A mutated strain of coronavirus that was found in Denmark has 'likely been eradicated', according to the country's health ministry.
The Covid-19 variant, Cluster 5, was found in mink in the country and there were fears that it could make vaccines against the disease less effective.
Officials in Denmark said the strain, which appeared to be resistant to antibodies, has 'most likely' been eliminated after millions of the animals were culled. The last case was recorded in September.
A press release from the Danish Health Ministry, posted earlier today (19 November), states: "The sequencing of the positive tests are showing we have not been able to find the mink variation with Cluster 5 since 15 September and because of this the SSI [Statens Serum Institut, a research institute in Copenhagen is estimating that this variant has very likely has died out.""
Huge areas of northern Denmark were locked down after it was found that the strain had originated there, with 17 million mink ordered to be killed in the hopes of destroying the strain before it became widespread.
Scientists think that the virus jumped from workers in fur farms to the animals in the summer, before it was then passed back to humans. The mutation occurred when it crossed between the two species, with the 'spike' protein used to enter human cells.
The threat was so significant because all the main vaccines work by targeting this protein.
The UK government banned any non-British citizens returning from Denmark when the news broke, introducing quarantine rules for anybody who had recently come back from the country.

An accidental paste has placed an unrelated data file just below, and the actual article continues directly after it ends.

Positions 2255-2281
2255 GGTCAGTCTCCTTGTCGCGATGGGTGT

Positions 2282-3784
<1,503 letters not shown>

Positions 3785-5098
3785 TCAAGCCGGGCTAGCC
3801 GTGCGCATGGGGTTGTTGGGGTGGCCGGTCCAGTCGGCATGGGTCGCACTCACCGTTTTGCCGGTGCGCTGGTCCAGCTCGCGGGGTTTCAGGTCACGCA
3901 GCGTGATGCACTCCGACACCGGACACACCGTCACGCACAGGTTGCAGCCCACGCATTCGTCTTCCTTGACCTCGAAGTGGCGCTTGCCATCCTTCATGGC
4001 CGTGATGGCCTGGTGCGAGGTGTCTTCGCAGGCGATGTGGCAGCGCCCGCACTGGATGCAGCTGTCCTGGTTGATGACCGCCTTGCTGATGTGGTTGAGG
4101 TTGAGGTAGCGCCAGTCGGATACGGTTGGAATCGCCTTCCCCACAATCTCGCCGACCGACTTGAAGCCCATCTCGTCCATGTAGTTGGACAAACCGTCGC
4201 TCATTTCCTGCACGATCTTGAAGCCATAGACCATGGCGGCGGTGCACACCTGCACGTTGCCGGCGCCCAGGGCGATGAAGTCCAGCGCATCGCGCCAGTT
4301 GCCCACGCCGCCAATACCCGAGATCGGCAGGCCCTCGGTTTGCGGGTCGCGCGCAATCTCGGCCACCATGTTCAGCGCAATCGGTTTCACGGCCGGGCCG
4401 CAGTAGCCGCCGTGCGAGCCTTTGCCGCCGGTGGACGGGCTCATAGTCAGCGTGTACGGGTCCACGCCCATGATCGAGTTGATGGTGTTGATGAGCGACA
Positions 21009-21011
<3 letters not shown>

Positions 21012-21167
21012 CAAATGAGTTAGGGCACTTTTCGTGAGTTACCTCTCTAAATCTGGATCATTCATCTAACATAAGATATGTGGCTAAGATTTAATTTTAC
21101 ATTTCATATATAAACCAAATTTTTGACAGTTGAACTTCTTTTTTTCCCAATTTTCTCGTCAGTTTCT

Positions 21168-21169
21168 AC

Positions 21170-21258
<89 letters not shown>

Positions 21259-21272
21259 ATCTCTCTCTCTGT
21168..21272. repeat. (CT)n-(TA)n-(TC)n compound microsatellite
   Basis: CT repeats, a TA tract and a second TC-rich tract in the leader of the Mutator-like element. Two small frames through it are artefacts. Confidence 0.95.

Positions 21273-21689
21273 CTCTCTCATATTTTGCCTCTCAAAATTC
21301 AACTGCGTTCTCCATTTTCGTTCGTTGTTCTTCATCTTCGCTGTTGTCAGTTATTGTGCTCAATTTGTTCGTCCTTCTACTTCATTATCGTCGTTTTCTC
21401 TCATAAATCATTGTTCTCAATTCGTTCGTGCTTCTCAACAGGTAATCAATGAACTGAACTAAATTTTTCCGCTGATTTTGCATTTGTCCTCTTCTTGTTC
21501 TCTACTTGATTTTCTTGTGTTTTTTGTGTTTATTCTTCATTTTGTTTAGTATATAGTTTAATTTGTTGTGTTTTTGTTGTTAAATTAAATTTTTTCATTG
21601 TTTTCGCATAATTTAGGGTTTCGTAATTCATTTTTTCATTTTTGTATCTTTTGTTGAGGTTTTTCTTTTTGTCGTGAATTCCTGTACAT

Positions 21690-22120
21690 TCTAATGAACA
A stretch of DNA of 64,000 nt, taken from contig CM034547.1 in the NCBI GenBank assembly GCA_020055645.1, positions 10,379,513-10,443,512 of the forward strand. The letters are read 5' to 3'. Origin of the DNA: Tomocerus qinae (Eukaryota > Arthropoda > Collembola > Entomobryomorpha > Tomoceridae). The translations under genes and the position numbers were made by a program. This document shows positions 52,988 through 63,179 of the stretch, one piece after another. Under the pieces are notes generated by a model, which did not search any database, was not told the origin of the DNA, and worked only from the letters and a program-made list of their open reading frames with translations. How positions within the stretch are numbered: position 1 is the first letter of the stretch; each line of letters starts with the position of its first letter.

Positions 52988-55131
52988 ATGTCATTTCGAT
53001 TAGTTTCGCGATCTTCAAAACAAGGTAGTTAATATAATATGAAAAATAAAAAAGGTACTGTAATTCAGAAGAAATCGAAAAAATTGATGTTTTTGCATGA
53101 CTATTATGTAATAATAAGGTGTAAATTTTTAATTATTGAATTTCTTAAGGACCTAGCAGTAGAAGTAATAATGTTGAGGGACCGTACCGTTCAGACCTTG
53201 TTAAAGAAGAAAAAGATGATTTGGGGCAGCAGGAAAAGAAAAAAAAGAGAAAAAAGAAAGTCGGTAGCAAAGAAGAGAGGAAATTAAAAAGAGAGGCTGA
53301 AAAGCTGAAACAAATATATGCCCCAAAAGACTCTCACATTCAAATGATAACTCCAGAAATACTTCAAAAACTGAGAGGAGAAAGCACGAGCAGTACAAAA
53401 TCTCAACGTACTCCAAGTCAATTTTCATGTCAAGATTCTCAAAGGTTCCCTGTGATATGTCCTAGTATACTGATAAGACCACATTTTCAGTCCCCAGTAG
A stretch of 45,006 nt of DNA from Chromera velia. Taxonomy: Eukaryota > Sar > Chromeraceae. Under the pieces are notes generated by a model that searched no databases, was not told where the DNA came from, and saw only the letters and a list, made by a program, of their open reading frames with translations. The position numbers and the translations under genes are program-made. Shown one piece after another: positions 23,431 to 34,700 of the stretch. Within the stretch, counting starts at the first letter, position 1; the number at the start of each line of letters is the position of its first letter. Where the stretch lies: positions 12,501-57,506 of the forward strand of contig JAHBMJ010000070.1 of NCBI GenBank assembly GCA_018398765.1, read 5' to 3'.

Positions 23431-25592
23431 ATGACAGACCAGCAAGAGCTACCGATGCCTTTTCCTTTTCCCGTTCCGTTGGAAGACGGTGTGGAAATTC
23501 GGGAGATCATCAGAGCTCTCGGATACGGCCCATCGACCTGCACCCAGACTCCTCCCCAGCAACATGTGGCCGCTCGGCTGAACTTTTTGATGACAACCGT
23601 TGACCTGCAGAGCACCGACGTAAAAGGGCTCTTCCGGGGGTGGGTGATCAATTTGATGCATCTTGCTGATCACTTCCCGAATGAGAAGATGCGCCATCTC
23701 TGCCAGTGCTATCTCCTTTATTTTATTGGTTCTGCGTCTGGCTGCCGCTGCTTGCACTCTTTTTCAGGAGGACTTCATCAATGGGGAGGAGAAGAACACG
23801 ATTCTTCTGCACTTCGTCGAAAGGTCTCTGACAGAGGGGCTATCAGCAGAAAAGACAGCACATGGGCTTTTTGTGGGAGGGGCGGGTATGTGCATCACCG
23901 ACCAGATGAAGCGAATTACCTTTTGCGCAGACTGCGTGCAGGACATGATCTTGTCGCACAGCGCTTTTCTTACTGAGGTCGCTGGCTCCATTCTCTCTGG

Health Secretary Matt Hancock said that the consequences of the mutated virus could be 'grave' if it were to spread.
Strict lockdown rules were put in to place in Denmark on 5 November across seven municipalities. The rules were meant to stay in place until 3 December, but they will mostly be lifted tomorrow (Friday 20 November).
Cluster 5 was only found in 13 people in the region, and although the strain isn't said to be any worse than Covid-19, it could make the vaccines that have been developed less effective - meaning the spread would be more difficult to keep under control.
So far, 10.2 million mink have been culled, with the slaughter still ongoing in other areas.
The country, which has three times more mink than people, is the second biggest producer of the fur, just behind China.
So far, a few main potential vaccines have been created, made by pharmacuetical companies including Pfizer and Moderna.
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